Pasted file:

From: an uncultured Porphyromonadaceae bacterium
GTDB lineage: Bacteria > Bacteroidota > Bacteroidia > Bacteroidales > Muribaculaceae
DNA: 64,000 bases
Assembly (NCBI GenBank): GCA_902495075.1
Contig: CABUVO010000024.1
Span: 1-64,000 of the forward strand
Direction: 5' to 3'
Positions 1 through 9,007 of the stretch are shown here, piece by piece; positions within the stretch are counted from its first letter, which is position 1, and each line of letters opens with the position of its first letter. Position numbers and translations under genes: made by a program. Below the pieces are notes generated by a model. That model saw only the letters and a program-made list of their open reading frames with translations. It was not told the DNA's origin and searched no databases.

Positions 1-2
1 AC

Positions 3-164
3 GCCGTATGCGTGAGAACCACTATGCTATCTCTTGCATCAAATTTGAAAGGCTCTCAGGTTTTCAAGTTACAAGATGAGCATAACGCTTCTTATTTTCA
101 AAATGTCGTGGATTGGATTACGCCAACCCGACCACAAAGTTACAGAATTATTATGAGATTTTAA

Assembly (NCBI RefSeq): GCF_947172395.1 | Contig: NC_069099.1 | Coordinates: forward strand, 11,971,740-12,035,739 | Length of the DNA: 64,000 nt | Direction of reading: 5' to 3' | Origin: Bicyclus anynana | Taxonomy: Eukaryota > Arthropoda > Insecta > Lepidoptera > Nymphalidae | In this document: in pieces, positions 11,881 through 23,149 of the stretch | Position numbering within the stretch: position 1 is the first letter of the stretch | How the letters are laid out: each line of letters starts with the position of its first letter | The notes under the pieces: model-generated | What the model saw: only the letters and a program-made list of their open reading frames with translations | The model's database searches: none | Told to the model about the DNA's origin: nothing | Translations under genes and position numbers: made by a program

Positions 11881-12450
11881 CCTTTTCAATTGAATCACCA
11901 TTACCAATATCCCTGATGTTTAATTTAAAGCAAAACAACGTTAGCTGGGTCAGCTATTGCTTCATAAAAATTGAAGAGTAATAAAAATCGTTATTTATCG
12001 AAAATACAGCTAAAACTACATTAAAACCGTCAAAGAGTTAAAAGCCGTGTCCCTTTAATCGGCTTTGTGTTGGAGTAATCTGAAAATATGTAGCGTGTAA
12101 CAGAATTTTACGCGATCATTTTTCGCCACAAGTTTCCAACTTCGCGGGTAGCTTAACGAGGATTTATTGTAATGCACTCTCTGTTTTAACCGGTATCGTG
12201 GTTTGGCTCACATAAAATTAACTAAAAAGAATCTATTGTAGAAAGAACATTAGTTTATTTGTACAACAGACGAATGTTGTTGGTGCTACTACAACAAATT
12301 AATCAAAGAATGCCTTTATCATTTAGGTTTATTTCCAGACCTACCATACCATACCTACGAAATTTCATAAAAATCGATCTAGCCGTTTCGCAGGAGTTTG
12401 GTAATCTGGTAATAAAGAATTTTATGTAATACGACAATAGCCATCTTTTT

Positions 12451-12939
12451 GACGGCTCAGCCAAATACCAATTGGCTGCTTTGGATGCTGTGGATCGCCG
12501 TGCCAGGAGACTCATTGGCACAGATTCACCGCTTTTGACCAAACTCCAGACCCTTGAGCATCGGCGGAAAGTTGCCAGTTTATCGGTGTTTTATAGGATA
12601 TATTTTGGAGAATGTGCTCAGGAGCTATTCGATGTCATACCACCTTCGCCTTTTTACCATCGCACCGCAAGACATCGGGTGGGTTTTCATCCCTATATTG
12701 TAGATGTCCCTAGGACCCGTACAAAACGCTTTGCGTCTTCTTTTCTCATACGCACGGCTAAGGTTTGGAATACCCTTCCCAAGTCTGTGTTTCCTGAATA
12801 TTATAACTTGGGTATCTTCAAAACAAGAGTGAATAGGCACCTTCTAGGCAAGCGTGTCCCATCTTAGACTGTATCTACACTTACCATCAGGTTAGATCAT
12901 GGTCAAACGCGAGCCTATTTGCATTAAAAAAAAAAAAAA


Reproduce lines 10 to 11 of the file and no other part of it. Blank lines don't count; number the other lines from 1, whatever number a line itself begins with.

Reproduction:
1 AC

Positions 3-164